chola
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Re: Russian Weapons & Military Technology

Postby chola » 11 Apr 2019 13:25

^^^ Your opinion and your suggestion taken, Austin ji. Yefim Gordon is a respected name I've seen on many a forum but have not actually read yet so now is a good time!

Austin
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Re: Russian Weapons & Military Technology

Postby Austin » 11 Apr 2019 14:25

Weclome Chola Ji , Yefim is the best money can buy for English speaking world and most of his work are worth the money you pay.

Austin
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Re: Russian Weapons & Military Technology

Postby Austin » 18 Apr 2019 10:41


UlanBatori
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Re: Russian Weapons & Military Technology

Postby UlanBatori » 15 May 2019 02:11

2000km range hypersonic mijjile carried on MiG-31
President Vladimir Putin made a stop in Russia’s Southern Astrakhan region to look over some of the country’s most impressive modern aerial weaponry, including a MiG-31 jet armed with the “invincible” hypersonic Kinzhal missile.
Just before heading to Sochi for a meeting with US Secretary of State Mike Pompeo, President Putin made a grand entrance in the Southern city of Akhtubinsk accompanied by an entourage of six Su-57 jets. The pit-stop was made so the president could see an exposition of the latest and most powerful weapons Russia has in its aerial combat arsenal.
Aside from the supersonic interceptor MiG-31, the president also got a sneak peek at some up-and-coming unmanned aerial tech currently in development. The inspection also included Russian air force standards like the Sukhoi Su-35 and Su-30SM fighters, and the Navy’s MiG-29K.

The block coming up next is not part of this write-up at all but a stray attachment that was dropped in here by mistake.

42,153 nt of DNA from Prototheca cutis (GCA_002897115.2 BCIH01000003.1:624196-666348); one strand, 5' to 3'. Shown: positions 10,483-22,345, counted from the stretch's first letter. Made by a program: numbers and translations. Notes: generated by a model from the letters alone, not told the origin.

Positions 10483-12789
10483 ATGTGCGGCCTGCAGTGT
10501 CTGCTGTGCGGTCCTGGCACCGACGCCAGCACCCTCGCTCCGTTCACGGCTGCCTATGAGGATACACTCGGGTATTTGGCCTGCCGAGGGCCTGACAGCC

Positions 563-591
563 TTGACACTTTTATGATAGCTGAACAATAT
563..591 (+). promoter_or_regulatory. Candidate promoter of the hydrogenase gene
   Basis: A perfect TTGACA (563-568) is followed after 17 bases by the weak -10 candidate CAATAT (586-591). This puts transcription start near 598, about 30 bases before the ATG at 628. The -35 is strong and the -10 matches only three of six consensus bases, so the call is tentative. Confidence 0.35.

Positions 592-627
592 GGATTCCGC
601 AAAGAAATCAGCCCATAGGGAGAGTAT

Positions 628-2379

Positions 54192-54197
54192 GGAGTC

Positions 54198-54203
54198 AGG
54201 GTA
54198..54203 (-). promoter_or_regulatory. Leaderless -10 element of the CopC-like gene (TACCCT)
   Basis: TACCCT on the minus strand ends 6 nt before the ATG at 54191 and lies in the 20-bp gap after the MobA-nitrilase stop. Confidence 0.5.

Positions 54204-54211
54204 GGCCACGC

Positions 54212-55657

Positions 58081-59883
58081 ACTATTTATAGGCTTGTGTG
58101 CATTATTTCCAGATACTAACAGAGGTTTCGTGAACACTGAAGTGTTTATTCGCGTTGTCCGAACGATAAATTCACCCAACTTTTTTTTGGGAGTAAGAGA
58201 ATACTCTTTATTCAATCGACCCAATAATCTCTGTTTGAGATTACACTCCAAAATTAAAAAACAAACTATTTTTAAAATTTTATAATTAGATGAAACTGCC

Putin’s tour is part of a series of meetings dedicated to improving the country’s military capacity. Kremlin spokesperson Dmitri Peskov was sure to tell the press, however, that the visit was not intended to send any signals before Putin sat down for talks with the hawkish Pompeo.


Per Wikidevata, Mach 10, 2000km, TNW 100-500kT :shock:

Cain Marko
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Re: Russian Weapons & Military Technology

Postby Cain Marko » 15 May 2019 13:37

Austin wrote:Weclome Chola Ji , Yefim is the best money can buy for English speaking world and most of his work are worth the money you pay.

The book is fantastic.... And try to get the one on the fulcrum too if you can.

Kartik
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Re: Russian Weapons & Military Technology

Postby Kartik » 17 May 2019 01:04

Putin may order 76 Su-57 fighters for the Russian Air Force, to be delivered by 2028

Putin calls for additional Su-57s and Mi-28NMs

With six Sukhoi Su-57 fifth-generation fighters providing an escort to the presidential Ilyushin Il-96-300 VVIP transport, Vladimir Putin arrived in style on May 14 at the Valery Chkalov State Flight Test Center (GLITs) in Akhtubinsk, southern Russia, to inspect the base and talk to its personnel.

...

Commenting on multi-role fighters, Putin noted that the Su-35S and Su-57 are “now at the final phase of state acceptance trials”—meaning that their flight and weapons testing are not completed. However, these two types “feature unique performance and are considered the best in the world,” he observed.

...

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Re: Russian Weapons & Military Technology

Postby Singha » 21 Jun 2019 22:21



spetsnaz recce forces in hills west of the jihadi held al ghab plain, hama, syria